In an interview with Czech Radio, Singer indicated that some businesses will not survive the energy crisis, which will mean a smaller increase in unemployment. “I think that energy prices are going up for a long time. I have some doubts whether the biggest consumers who will be helped can be helped in the long term. At this point, it’s not going to be possible to keep the biggest consumers alive for long,” Singer said.
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According to him, however, it is not the right way for the state to protect failing businesses at all costs. “We have the lowest unemployment in the entire OECD. That’s my answer,” Singer declared. “Our inflation is extremely high and a debate about why and what it is is certainly not the way out. It does not lead to the fact that we will help employers keep jobs in the economy with the lowest unemployment. I say that with absolute certainty,” added Singer.
According to him, the sum of extraordinary events such as the covid pandemic and the war in Ukraine, but also bad macroeconomic policy, is behind the current inflation and price growth in the world. “The fact that inflation is in double digits, that it is so in many economies and that it is in high single digits elsewhere, is the result of a mistake in macroeconomic policies. Another piece is the shock of what happened in the world – not only after the Russian aggression against Ukraine, but also after the pandemic. After events that fortunately do not happen that often,” the economist is clear.
It is said that the political elite and also the central banks, which started to tighten monetary policy late, are to blame. “Before, the CNB should have reacted as well. Of course, it’s a nice thing to say when looking back in the mirror. It’s also good to say that she was one of the first – against immense criticism – to react. In this sense, I wouldn’t ostracize her like that, but the entire central banking system has failed,” the former CNB governor is convinced.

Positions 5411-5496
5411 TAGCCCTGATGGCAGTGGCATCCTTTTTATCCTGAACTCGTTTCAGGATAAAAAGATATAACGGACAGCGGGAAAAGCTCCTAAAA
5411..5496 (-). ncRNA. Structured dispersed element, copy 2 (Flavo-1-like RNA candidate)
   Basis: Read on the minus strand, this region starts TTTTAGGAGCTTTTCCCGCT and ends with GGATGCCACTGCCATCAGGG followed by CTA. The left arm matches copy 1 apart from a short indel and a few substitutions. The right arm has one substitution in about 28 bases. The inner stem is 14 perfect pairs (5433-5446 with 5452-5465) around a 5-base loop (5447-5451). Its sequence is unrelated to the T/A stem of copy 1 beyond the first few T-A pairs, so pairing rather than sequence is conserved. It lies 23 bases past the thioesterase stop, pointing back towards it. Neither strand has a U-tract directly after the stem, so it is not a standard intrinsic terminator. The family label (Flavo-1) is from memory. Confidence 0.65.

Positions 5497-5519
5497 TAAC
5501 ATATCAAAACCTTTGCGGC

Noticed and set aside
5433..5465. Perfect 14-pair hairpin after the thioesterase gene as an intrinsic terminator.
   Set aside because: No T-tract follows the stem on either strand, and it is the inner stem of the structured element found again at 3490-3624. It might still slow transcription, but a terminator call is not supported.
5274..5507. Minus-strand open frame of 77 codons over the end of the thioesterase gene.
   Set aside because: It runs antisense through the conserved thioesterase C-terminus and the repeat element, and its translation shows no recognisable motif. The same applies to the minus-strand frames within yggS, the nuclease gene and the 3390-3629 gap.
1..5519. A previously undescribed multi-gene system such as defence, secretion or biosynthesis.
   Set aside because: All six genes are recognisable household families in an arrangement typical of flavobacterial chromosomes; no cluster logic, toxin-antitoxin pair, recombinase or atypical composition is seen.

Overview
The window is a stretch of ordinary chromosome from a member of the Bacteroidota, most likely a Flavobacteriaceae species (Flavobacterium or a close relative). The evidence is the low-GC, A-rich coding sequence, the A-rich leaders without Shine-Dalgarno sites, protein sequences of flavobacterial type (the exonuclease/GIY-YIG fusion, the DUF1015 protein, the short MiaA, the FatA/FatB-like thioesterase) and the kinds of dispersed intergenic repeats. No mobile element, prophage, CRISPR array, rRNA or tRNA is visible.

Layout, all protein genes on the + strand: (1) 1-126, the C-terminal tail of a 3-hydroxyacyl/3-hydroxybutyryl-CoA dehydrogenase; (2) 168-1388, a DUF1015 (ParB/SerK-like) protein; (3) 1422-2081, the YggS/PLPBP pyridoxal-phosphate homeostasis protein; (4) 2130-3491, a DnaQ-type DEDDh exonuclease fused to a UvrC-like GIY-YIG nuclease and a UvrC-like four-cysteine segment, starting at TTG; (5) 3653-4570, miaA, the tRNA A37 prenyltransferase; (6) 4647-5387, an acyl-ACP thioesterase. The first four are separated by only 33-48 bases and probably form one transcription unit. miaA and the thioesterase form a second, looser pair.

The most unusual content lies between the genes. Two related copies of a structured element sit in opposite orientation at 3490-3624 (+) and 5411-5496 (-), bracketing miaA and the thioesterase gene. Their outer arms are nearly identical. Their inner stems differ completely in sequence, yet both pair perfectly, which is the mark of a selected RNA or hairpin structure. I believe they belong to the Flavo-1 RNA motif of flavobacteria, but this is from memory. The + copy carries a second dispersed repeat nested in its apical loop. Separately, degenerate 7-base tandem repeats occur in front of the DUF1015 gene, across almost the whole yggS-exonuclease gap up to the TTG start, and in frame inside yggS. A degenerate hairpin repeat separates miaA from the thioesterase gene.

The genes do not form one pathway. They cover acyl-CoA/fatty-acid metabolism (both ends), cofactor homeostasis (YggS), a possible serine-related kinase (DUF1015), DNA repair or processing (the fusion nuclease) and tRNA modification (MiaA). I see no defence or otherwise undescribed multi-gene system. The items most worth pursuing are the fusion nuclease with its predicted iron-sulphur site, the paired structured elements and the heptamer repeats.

According to Singer, high inflation, which is currently above seventeen percent, will fall next year, but will remain relatively high due to the government’s decisions. “Nine percent is expected next year, and the seventeen will be history. The way the game is played, the way the center-right government is behaving, inflation will hardly fall anywhere deep. In order for us to experience a comeback, prices would have to fall massively – but that is not imminent,” predicts Singer.
He is said to have expected from the government of Petr Fiala that it would behave more right-wing and, for example, slim down the state. “We had quite a long period of left-of-center government here, which inflated the state for us. Well, I would have expected – well, not now, but I hoped – that the cabinet would stand to blow,” says a disappointed Singer.
According to him, behind this is the prime minister’s effort to keep together a five-coalition government with different political views. “We have a coalition government, for whose leader it is essential to prevent contradictions in the coalition, not to go into conflicts. And then that budget evolves as it evolves. Secondly, and despite what is constantly quoted, we are not a state that is in financial trouble. We have an immediate problem with the budget deficit, but we have no problem with financing the debt, with its issuance and so on,” says Singer, adding that the Czech Republic is not in a bad way compared to the rest of the world.
“The third reason is that we have a demanding society… We feel that pensioners should get more, we have to arm ourselves, we have to win the war in Ukraine, energy prices must not touch anyone. Together, this creates a situation where the budget is essential. And inflation, instead of falling, will require higher rates and so on,” the economist calculates what expenses the government “needs” to make to keep citizens happy.
“We still feel like we can get something without paying for it,” adds Singer, adding that governments promise to give people money, but this only worsens the economic situation.
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